Arielle has gained technical skills in speaking, writing, and interviewing and, perhaps most important, she has found her voice. In her public speaking course, Arielle was given a platform to not only share pieces of herself and her passions, but to educate her fellow classmates. She selected Madame CJ Walker for her first speech and found her classmates had never heard of her. For Arielle, situations such as this became a “blessing in disguise,” enabling her to expand the minds of those around her.
“What surprised me the most about being a communication major was how much fun I’ve had … public speaking was fun,” Arielle says. “I’ve talked about things I care about and educated the people around me. These teaching moments have been the best part of communications.”
Arielle was recently recognized for her academic excellence through an invitation to Lambda Pi Eta, the communication department’s honor society.
“Arielle has made the most of her Valpo experience. She has faced a fair share of adversity during her time here, and she has risen above it to be incredibly successful,” Professor Stem says. “She has really come into her own in her three years on campus, and I look forward to seeing what she accomplishes as a senior and beyond.”
Like many Valpo students, Arielle has embraced the University’s commitment to community outreach, extending her impact beyond the classroom. She felt called to a life of service from the moment she arrived on campus and has immersed herself in the Valparaiso community through volunteer opportunities.
As a freshman, Arielle learned she could obtain a general studies credit for volunteering and began to teach at the Boys and Girls Club and later for Hilltop Neighborhood House, a daycare in Valparaiso, Ind. After obtaining the maximum credit for volunteering, she engaged with the community through work study. She tutored at Parkview Elementary every chance she had, arriving at 7 a.m. then returning in the evening after class. Arielle has taken advantage of the experiential learning opportunities provided at Hilltop. In addition to teaching, she has designed flyers and pamphlets and managed social media accounts, becoming more marketable to employers upon graduation.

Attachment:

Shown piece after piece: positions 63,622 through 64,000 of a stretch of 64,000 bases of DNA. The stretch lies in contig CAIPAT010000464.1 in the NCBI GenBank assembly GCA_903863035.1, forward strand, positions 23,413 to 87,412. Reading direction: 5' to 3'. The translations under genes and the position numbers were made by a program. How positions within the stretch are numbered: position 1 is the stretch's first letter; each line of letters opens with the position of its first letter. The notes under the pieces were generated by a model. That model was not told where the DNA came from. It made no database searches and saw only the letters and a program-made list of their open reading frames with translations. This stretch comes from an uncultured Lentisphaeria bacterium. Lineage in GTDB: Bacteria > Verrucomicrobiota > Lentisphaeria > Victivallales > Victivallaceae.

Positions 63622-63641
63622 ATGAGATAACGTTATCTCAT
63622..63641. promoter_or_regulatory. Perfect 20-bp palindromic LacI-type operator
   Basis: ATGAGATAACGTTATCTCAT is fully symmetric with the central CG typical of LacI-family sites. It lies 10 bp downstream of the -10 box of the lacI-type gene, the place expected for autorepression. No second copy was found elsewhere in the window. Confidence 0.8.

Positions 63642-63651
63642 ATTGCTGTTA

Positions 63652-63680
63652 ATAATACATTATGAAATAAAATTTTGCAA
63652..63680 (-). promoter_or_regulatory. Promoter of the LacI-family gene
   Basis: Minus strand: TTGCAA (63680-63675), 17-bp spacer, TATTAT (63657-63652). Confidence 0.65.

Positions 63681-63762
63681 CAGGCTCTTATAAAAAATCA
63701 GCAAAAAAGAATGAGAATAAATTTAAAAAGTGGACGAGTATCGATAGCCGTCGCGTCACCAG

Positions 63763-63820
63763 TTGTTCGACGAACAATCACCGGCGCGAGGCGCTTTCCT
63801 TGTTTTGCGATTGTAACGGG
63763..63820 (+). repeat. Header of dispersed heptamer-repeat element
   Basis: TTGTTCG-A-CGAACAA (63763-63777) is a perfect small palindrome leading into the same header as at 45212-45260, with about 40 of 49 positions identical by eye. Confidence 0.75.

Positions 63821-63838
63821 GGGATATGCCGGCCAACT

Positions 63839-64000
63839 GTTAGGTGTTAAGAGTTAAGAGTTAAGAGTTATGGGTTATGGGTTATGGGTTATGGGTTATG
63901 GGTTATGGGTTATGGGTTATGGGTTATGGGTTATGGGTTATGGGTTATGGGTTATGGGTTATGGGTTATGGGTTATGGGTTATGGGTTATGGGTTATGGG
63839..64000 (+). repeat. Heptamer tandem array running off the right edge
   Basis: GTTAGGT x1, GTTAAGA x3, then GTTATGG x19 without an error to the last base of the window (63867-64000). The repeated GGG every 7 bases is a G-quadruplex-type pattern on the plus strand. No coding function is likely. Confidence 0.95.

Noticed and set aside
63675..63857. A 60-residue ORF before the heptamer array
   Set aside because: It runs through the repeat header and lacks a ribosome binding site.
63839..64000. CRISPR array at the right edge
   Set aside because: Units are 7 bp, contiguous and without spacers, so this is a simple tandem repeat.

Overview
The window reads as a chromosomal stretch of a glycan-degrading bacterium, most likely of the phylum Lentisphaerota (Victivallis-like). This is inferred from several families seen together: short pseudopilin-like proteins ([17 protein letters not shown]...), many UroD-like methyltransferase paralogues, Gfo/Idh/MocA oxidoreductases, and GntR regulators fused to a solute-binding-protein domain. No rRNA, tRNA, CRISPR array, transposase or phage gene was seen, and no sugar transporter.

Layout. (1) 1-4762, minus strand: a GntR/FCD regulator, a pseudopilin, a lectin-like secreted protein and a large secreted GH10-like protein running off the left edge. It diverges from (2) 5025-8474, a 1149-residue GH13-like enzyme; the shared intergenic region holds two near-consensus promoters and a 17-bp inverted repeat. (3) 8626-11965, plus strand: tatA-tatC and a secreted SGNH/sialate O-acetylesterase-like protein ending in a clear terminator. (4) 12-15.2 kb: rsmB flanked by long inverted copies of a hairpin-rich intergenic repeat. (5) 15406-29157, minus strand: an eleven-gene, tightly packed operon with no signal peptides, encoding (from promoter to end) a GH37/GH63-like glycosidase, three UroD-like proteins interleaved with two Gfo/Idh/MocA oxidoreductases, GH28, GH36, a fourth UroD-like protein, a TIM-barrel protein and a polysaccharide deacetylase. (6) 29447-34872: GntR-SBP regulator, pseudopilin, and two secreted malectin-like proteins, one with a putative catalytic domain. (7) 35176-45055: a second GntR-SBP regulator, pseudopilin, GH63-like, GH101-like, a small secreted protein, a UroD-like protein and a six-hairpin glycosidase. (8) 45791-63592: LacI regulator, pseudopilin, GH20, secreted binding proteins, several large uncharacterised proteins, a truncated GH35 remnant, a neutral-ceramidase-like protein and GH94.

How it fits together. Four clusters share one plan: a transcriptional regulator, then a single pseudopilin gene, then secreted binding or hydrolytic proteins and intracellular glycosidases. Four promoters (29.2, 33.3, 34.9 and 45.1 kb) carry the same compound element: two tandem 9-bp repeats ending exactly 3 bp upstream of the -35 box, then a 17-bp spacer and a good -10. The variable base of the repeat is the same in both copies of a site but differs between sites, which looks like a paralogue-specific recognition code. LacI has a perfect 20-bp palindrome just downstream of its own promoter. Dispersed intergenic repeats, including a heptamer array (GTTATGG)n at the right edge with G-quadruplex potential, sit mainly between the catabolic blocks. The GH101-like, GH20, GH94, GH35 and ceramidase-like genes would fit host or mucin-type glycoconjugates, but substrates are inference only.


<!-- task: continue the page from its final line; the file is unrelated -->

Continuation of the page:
“There’s never a shortage of volunteer opportunities at Valpo. Once I started volunteering, I couldn’t stop; I wanted to do everything,” Arielle says. “There is no greater feeling than helping someone else and making their day just a little brighter. It’s important to be a servant, a blessing, and an inspiration to others.”
The Black Student Organization (BSO) has been another avenue for Arielle to give back to the Valpo community and beyond. She is currently a member of the event planning committee, helping brainstorm about potential events down to details such as food and music. Arielle has enjoyed the supportive, inclusive environment of BSO, which provides a platform to educate others about the African American culture and also gives African American students the space to celebrate and showcase their cultural pride.
Four years after her inaugural visit to Valpo, Arielle finds herself in a “full circle moment,” as she served as an international ambassador for SGLI this summer. Arielle expresses extreme gratitude for the opportunity to serve as a leader — to guide, mentor, and inspire the next generation of prospective Valpo students.
Arielle anticipates a senior year full of exciting, new experiences. She will study in Costa Rica this fall, an opportunity she never thought was in her realm of possibilities, which she says is characteristic of her Valpo experience.
“At Valpo, I’ve been given the space to grow,” Arielle says. “I’ve been pushed in places I didn’t want to be pushed and challenged to go beyond.”